Louisiana Lawmakers Approve Levee Oversight Plan
STEVE INSKEEP, host:
This is MORNING EDITION from NPR News. I'm Steve Inskeep.
When people talk about rebuilding New Orleans, many say they won't do anything until they know the levees are strong. This morning we'll have an update on the effort to improve the levees and serious questions about how they were maintained before Katrina. As we'll hear in a moment, some New Orleans residents say there was a warning that a safety barrier would fail. We'll start with NPR's Cheryl Corley, who's tracking a move by state lawmakers to oversee the levees.
CHERYL CORLEY reporting:
The levee plan approved by lawmakers came from Governor Kathleen Blanco. It sets up a statewide Levee Authority which could override any decision made by a parish or local levee boards if they didn't adhere to a statewide hurricane plan. It would also allow the state to speak in one voice instead of having individual levee boards seek money from Congress for levee and coastal protection projects. A more controversial plan that would have gone a step further and dissolved the local boards was killed. Mel Lagarde, the co-chairman of New Orleans Mayor Ray Nagin's rebuilding commission, called it politics as usual.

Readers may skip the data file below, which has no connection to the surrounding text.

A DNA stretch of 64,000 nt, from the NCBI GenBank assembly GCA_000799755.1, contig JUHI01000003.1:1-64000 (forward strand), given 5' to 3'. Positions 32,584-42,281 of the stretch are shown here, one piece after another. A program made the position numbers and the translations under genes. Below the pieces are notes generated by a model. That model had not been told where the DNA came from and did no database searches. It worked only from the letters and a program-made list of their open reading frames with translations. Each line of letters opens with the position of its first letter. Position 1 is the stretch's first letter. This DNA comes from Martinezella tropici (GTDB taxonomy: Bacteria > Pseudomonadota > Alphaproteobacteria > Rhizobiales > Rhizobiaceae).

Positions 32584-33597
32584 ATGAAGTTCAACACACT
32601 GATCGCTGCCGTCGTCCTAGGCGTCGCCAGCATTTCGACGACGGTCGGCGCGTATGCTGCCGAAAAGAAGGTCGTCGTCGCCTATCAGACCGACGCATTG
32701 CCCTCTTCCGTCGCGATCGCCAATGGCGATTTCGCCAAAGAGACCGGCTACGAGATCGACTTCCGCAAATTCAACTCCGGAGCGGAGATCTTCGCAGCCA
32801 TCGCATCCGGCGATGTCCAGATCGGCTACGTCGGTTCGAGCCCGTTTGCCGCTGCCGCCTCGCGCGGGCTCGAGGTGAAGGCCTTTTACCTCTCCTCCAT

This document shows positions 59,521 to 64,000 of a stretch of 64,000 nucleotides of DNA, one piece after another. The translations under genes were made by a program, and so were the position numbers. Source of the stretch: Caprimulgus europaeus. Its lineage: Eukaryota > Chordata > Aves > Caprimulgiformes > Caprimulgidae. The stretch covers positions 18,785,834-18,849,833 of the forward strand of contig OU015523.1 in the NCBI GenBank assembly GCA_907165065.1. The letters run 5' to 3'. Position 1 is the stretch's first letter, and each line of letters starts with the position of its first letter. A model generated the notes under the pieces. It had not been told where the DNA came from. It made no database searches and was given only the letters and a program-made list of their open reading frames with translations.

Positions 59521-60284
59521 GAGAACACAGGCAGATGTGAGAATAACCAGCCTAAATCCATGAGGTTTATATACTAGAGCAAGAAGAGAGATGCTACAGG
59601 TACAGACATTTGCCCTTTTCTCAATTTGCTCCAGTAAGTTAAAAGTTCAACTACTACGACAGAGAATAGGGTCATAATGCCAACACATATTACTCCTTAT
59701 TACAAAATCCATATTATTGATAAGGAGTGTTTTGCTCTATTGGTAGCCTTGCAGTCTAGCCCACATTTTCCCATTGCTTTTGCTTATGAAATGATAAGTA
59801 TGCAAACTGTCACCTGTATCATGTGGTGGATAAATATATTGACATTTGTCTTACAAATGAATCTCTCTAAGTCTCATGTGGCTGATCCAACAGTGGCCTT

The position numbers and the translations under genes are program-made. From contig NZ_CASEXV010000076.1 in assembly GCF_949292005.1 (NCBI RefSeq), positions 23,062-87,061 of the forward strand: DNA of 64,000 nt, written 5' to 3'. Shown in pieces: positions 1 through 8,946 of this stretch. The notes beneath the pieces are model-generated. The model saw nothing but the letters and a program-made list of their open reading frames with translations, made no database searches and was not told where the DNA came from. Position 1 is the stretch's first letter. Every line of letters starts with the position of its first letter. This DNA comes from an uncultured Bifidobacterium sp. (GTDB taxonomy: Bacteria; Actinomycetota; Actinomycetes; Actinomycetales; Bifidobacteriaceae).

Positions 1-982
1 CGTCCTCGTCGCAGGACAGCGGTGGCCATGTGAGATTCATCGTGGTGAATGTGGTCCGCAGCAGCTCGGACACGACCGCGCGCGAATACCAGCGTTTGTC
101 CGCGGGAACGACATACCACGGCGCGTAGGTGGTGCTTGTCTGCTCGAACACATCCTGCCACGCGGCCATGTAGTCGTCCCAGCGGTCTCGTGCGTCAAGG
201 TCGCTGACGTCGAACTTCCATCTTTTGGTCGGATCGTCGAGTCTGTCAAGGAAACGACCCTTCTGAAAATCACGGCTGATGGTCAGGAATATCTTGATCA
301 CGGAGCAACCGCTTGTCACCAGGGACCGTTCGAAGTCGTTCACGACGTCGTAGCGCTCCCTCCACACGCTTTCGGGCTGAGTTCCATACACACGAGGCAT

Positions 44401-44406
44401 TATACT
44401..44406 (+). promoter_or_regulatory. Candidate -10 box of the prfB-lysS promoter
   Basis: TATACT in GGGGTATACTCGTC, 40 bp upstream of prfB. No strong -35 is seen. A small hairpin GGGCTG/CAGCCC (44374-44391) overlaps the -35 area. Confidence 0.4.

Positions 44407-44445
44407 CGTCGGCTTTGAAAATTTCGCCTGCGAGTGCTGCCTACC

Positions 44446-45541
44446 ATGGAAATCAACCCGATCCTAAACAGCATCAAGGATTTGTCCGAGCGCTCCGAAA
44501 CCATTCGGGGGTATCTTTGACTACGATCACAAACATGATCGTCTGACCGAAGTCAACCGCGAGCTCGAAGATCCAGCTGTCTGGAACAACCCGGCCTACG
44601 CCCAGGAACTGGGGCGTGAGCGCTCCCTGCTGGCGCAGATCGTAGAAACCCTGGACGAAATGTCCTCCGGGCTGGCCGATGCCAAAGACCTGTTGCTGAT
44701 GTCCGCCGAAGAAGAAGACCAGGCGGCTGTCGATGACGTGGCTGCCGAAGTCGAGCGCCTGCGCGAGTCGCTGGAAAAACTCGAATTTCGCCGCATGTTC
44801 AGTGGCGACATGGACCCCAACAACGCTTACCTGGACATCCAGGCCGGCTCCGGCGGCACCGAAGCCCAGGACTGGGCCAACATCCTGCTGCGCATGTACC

Mr. MEL LAGARDE (New Orleans Rebuilding Commission): What has consistently interfered with streamlined administration of this state and this region has once again gotten in the way of what we need to do.
CORLEY: Lawmakers also approved a bill that allows the state to take over most of the public schools in New Orleans. It's an extension of the authority state education officials already have, which allows them to take over failing public schools. The bill goes next to Governor Blanco, who supports it.
Governor KATHLEEN BLANCO (Louisiana): The state Department of Education and the BESE board will be working together to try to establish a system that will create strong schools.
CORLEY: On the agenda for this last day of the special session are budget cuts that are needed to cope with the state's nearly $1 billion shortfall.
Cheryl Corley, NPR News, New Orleans.
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